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Speleology in Kazakhstan

Shakalov on 11 Jul, 2012
Hello everyone! I pleased to invite you to the official site of Central Asian Karstic-Speleological commission ("Kaspeko")   There, we regularly publish reports about our expeditions, articles and reports on speleotopics, lecture course for instructors, photos etc Also we have forum there. ...

New publications on hypogene speleogenesis

Klimchouk on 26 Mar, 2012
Dear Colleagues, This is to draw your attention to several recent publications added to KarstBase, relevant to hypogenic karst/speleogenesis: Corrosion of limestone tablets in sulfidic ground-water: measurements and speleogenetic implications Galdenzi,

The deepest terrestrial animal

Klimchouk on 23 Feb, 2012
A recent publication of Spanish researchers describes the biology of Krubera Cave, including the deepest terrestrial animal ever found: Jordana, Rafael; Baquero, Enrique; Reboleira, Sofía and Sendra, Alberto. ...

Caves - landscapes without light

akop on 05 Feb, 2012
Exhibition dedicated to caves is taking place in the Vienna Natural History Museum   The exhibition at the Natural History Museum presents the surprising variety of caves and cave formations such as stalactites and various crystals. ...

Did you know?

That snow is solid crystalline form of water [16].?

Checkout all 2699 terms in the KarstBase Glossary of Karst and Cave Terms

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KarstBase a bibliography database in karst and cave science.

Latest news:

Karst Session to be held at the Tenth International Conference on Remediation of Chlorinated and Recalcitrant Compounds
The International Conference on Remediation of Chlorinated and Recalcitrant Compounds is the world’s largest and most comprehensive meeting on the application of innovative and existing technologies and approaches for characterization, monitoring and management of chlorinated and complex sites. The topic of karst was conspicuously absent at the first eight iterations of this conference. At the 9th Conference, a karst session -- headlined by a presentation by Dr. Derek Ford -- was held and well attended...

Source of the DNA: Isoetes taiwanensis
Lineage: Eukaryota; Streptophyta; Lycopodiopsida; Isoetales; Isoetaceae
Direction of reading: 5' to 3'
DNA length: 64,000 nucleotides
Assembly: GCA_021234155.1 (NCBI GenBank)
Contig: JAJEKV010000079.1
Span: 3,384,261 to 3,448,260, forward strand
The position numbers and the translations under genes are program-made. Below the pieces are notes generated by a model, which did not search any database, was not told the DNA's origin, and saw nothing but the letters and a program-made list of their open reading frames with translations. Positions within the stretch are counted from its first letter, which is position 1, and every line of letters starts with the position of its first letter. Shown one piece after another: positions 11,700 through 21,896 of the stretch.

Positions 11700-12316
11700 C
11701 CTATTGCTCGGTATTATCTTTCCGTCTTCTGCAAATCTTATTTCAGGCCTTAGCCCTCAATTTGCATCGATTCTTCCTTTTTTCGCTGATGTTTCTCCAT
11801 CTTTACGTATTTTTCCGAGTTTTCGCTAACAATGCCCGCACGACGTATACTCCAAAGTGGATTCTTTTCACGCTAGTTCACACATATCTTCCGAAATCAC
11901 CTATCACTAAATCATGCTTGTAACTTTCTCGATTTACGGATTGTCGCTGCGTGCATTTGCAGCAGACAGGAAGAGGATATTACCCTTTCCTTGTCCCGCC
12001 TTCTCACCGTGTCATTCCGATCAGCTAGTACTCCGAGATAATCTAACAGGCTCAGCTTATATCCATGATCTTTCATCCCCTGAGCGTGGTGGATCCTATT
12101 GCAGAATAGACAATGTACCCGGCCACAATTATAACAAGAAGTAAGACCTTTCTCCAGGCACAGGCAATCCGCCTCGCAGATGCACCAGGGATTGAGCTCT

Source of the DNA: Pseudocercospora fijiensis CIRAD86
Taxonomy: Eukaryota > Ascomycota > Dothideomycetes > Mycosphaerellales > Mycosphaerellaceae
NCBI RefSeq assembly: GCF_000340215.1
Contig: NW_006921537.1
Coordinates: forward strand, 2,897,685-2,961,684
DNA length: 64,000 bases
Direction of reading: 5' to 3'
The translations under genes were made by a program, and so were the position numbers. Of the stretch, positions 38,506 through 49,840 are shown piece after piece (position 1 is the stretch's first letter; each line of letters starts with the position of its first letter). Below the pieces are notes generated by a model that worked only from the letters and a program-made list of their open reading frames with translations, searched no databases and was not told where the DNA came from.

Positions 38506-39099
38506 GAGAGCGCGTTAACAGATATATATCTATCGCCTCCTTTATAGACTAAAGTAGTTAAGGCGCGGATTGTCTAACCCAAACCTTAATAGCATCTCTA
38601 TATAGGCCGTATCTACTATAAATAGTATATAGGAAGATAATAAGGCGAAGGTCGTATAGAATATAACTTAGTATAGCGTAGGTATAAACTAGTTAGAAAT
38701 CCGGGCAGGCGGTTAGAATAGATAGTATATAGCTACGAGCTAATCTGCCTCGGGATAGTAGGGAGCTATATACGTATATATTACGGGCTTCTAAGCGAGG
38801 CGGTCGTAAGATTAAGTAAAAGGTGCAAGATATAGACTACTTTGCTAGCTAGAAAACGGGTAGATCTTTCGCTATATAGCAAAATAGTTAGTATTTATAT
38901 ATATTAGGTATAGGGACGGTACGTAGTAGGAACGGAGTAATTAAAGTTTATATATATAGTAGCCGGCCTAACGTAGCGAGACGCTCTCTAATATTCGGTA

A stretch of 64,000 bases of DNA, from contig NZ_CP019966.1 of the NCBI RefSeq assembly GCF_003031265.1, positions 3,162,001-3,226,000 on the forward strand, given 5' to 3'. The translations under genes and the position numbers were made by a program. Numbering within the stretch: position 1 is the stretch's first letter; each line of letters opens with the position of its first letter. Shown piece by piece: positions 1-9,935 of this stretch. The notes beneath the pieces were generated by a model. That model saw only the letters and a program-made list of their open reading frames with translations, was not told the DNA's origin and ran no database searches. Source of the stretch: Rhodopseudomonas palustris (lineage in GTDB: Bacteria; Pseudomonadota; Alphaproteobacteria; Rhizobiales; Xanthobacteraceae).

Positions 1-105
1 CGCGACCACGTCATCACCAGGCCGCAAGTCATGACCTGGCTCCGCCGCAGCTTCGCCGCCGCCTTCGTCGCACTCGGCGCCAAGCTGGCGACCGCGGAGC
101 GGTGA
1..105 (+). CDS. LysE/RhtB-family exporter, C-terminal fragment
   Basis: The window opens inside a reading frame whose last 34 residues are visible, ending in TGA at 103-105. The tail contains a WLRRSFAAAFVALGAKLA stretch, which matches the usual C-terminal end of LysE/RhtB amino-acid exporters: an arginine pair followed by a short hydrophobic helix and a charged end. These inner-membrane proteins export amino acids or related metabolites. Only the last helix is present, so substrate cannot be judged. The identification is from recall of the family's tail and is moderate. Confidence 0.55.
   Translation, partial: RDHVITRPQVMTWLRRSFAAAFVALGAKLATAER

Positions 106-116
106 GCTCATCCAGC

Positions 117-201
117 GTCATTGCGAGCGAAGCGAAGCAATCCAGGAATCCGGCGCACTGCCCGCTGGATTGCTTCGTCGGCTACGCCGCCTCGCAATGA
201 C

Science and challenges into the deepest cave of Spain
The Geological Survey of Spain (IGME) is conducting a research into the Cerro del Cuevon (-1589 m), the deepest cave of Spain and one of the top ten around the world.
International Speleological Congress 2017 in Sydney, Australia
International Speleological Congress will be held in 2017 in Sydney, Australia
Call for papers for Special issue on the topic of "Geophysical imaging in karst terrain"
Contributions are invited for the special issue on the topic of "Geophysical imaging in karst terrain", which will be published in AIMS Geosciences in 2016.
Promoting hypogene karst researches: DeepKarst-2016 Conference and a HypoKarst book
There is ongoing preparation of two interlinked activities relevant to hypogene karst: the DeepKarst 2016 Conference and the book “Selected Hypogene Karst Regions and Caves of the World".

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Did you know?

That hydromagnesite is a cave mineral - mg5(co3)4(oh)2.4h2o [11].?

Checkout all 2699 terms in the KarstBase Glossary of Karst and Cave Terms